Let Measure Performance with Gatling | Loadium

Let Measure Performance with Gatling

There are many open source tools and paid solutions to perform the load tests efficiently. As Loadium until now, we supported Apache…

Let Measure Performance with Gatling

There are many open source tools and paid solutions to perform the load tests efficiently. As Loadium until now, we supported Apache JMeter and Selenium-based tests for load testing. Gatling, a load test tool, is on the market for a few years and it’s a mature performance test tool to use. In the near future, we are going to support Gatling tests. Let’s discuss the pros and cons of Gatling together. If you want to add more please feel free to add comments below or shoot us a message through our contact page.

First, it is an open source load testing framework for your web application and web service tests. It’s very easy to install Gatling into your local machine. Scenarios are implemented with a simple domain specific language (DSL). In case you are familiar with the DSL type testing framework, it will be very easy to adopt Gatling to your performance tests. You can generate readable and easy to maintain performance test code.

Pros & Cons of Gatling

Pros of Gatling are

  • High performance; you can inject more virtual users in a local machine compared to JMeter
  • Scenario recorder is very user-friendly and creates easy to read DSL scenarios
  • Great visual HTML reports

Cons of Gatling

  • Limited Protocol Support. As you know JMeter has over 20+ protocol support with the plugins etc.
  • IDE, you only have a recorder as UI. You should do some coding for JSON, XML or CSS operations.

Actually, we cannot say those are some cons but there is some missing stuff compared to JMeter. Gatling is more of a developer/QA tool as of its nature.

Tech Stack Behind Gatling

  • HTTP
  • JMS
  • WebSockets
  • Server-sent events

Gatling’s installation process is simple and doesn’t require machine-by-machine basis installation.

Gatling projects can be started like any other Maven project. It has its own archetype and gives you a good starting point.

Gatling is built on Scala, Akka, and Netty. Scenarios should be developed by Scala development language. So that’s another language to learn for some of us.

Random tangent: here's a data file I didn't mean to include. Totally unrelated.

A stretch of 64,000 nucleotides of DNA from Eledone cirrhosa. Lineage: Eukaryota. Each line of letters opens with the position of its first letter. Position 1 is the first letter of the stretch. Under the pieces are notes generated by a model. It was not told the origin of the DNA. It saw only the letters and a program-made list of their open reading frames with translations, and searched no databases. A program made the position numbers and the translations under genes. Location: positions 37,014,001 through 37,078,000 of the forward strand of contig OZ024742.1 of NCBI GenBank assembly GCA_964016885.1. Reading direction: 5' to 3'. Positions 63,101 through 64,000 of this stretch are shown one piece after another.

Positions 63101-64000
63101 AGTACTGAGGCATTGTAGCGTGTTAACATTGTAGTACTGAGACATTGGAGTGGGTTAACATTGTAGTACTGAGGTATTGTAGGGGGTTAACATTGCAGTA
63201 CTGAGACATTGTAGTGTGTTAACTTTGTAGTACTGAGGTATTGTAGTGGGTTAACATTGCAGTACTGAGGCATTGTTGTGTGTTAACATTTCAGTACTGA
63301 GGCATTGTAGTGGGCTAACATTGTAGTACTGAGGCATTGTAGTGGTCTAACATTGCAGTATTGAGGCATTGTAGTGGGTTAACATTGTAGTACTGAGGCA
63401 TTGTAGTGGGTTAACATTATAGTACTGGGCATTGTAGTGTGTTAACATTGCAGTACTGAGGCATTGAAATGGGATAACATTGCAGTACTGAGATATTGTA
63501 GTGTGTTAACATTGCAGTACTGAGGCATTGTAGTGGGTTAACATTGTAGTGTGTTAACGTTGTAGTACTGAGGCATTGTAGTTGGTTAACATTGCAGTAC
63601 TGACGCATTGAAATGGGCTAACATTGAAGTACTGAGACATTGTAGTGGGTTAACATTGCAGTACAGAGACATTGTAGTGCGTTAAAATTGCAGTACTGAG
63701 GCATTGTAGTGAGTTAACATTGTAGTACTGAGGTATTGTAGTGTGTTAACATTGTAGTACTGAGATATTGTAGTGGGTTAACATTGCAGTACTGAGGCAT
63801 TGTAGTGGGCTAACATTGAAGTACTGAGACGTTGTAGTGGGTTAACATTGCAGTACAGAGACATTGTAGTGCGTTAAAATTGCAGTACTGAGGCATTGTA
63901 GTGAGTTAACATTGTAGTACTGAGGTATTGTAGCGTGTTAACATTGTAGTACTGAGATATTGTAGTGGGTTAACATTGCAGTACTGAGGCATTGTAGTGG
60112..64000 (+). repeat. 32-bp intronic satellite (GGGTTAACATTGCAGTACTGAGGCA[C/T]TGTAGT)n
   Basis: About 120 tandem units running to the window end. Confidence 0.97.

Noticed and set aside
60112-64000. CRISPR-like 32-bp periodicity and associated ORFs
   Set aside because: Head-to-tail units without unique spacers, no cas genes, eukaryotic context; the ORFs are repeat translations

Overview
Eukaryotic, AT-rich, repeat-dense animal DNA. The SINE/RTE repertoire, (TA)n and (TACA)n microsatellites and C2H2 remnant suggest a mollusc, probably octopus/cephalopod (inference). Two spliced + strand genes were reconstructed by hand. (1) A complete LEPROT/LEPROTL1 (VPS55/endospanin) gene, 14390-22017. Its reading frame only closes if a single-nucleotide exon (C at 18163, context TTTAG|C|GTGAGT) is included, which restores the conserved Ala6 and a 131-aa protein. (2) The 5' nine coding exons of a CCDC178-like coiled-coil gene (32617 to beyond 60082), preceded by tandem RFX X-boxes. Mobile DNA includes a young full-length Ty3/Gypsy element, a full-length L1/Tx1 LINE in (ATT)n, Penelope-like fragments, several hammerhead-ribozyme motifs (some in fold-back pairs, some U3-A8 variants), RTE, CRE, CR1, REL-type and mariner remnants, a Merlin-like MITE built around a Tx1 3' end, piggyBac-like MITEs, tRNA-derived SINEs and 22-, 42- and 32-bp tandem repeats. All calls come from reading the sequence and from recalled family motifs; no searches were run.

Gatling also provides a visually rich report with full of data to tell us what’s going on with the application under test.

You can easily integrate Gatling tests with Jenkins even if you don’t use Loadium or similar cloud based products.

You can execute your Gatling tests with the help of maven-plugin and Gradle-plugin.

Scenario Architecture of Gatling

Basically, load testing scenarios can be structured in 4 different parts:

  1. HTTP protocol configuration

This is the base URL that runs against your tests. You can also do some global configuration like user agent, language custom-header, connection, and so on.

  1. Headers definition

As of all HTTP requests, you need to define custom-headers with a request that will be sent to the server. Sometimes you might need them but for a realistic load testing, the custom-headers add a bit of a load on servers that are testing.

  1. Scenario definition

The core of your test! A Scenario includes a group of actions (like GET, POST, etc.) that are executed to simulate user’s interaction with the application. You can find information about HTTP request on our previous article.

  1. Simulation definition

This is where you define the behavior of your real users. You define the load (number of users), the ramp-up and execution time that concurrently executes your scenario.

Then all you need to do is to execute your test from the command line client. Then you have the HTML report to analyze the response times of your request.

Those are the basics of Gatling. Stay tuned to Loadium blog to learn more about Gatling updates!